Early American Horse Importations

by Jordan Manfredi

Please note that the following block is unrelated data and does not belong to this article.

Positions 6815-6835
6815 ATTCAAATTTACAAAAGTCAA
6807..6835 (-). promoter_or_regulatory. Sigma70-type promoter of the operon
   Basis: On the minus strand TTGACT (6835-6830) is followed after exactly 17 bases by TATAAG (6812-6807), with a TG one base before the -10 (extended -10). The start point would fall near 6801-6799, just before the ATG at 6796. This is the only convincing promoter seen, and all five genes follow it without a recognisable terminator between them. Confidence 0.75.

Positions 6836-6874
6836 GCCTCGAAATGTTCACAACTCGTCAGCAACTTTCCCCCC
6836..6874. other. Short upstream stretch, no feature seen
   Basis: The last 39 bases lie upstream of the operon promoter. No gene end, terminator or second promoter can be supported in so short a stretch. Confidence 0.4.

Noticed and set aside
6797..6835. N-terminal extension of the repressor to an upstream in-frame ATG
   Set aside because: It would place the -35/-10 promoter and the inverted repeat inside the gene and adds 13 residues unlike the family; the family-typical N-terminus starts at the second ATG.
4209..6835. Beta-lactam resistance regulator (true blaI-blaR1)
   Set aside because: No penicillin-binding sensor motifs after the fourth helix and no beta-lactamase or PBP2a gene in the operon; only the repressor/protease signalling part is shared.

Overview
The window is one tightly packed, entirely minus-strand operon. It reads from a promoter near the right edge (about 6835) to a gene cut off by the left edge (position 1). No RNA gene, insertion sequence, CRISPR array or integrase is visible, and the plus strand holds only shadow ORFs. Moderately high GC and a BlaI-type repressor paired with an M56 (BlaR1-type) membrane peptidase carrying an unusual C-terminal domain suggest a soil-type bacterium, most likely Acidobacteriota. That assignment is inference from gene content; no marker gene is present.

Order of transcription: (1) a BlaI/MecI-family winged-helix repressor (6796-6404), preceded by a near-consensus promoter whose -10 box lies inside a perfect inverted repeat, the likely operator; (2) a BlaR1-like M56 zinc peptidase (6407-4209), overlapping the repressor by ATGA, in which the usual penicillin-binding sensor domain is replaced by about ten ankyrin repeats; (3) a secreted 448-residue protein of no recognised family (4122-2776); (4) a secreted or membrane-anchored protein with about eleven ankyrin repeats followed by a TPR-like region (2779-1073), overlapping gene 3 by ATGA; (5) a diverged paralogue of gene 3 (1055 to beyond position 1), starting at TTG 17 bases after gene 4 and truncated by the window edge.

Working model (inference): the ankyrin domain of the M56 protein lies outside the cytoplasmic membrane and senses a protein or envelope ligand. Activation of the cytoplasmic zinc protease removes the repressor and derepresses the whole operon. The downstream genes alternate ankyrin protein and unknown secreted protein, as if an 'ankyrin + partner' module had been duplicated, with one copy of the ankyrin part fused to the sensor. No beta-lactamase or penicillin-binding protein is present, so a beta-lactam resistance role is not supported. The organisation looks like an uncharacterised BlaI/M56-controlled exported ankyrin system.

Did you know that the only basis for recognizing a horse breed, in the USA, is contained in the Tariff Act of 1930, which provides for the duty free admission of purebred breeding stock provided they are registered in the country of origin. However, the later stipulation applies to imported animals only. My post although researched implies no official recognition of any breed. Usually, I found more than one interpretation of historical events regarding the beginnings of certain breeds. I have done my best to be as factual as possible. Arabian Horses Ranger was imported into Connecticut in 1765. Ranger was the sire of the of the grey charger ridden by General Washington in the Revolutionary War. Throughout the nineteenth century there were many other notable importations. Hackney Horses The real binning of this horse of the Hackney breed is traced to a stallion known as Blaze. A thoroughbred foaled in 1733 and a grandson of Darly an Arabian stallion who was noted as one of the foundation sires of the thoroughbred breed. One of the first Hackneys to be brought to America was a stallion named Pretender, a great grandson of Old Shales, imported to Virginia in 1801. Subsequent importations followed, but it was not until the era of the Gay Nineties that any great numbers were brought to the USA. Palomino Horses Over 150 years ago the United States acquired what is now California. There were many attractive golden-colored horses that were of good type. The best records available indicate that these animals were first introduced from Spain to the new world beginning with Cortez in 1519. Thoroughbred Horses A stallion was imported into Virgina in 1730 named Bulle Rock and was by Darley Arabian out of a dam by Byerly Turk. Welsh Pony The first recorded importation of Welsh ponies were accomplished by George Brown of Aurora Illinois. Subsequent but infrequent importations followed. These ponies represented some of the best bloodlines from the Great Briton. The Welsh Pony and Cob Society of America was founded in 1906. Other Breeds of Horses Light horse breeds such as the Quarter Horse, Morgans, Tennessee Walking Horse and Standardbreds are American creations. There are two main reasons for this (1) there was a diverse need and uses for which light horses were produced, and (2) the fact that many men of wealth produced horses. It is also noteworthy that many of the early eastern horses were bread to pull carts or buggies because there were passable roads not found elsewhere. Many of these breeds were unplanned. A number of breeds have now passed into obscurity if not totally extinct. Animals of the Thoroughbred breed and what later proved to be the forerunners of the Morgan and Standardbred breeds were also infused. The type of horse demanded was one that could travel long distances without distress to either the horse or the rider and which possed beauty, speed, tractability, intelligence, courage, durability, longevity, and versatility. They also needed to be adaptable to working in harness if necessary. Beginning with the earliest settlements conditions called for horses with the above attributes. It is not surprising that men, women, and children of this era became equestrians. It is a heritage that we are all proud to be part of.

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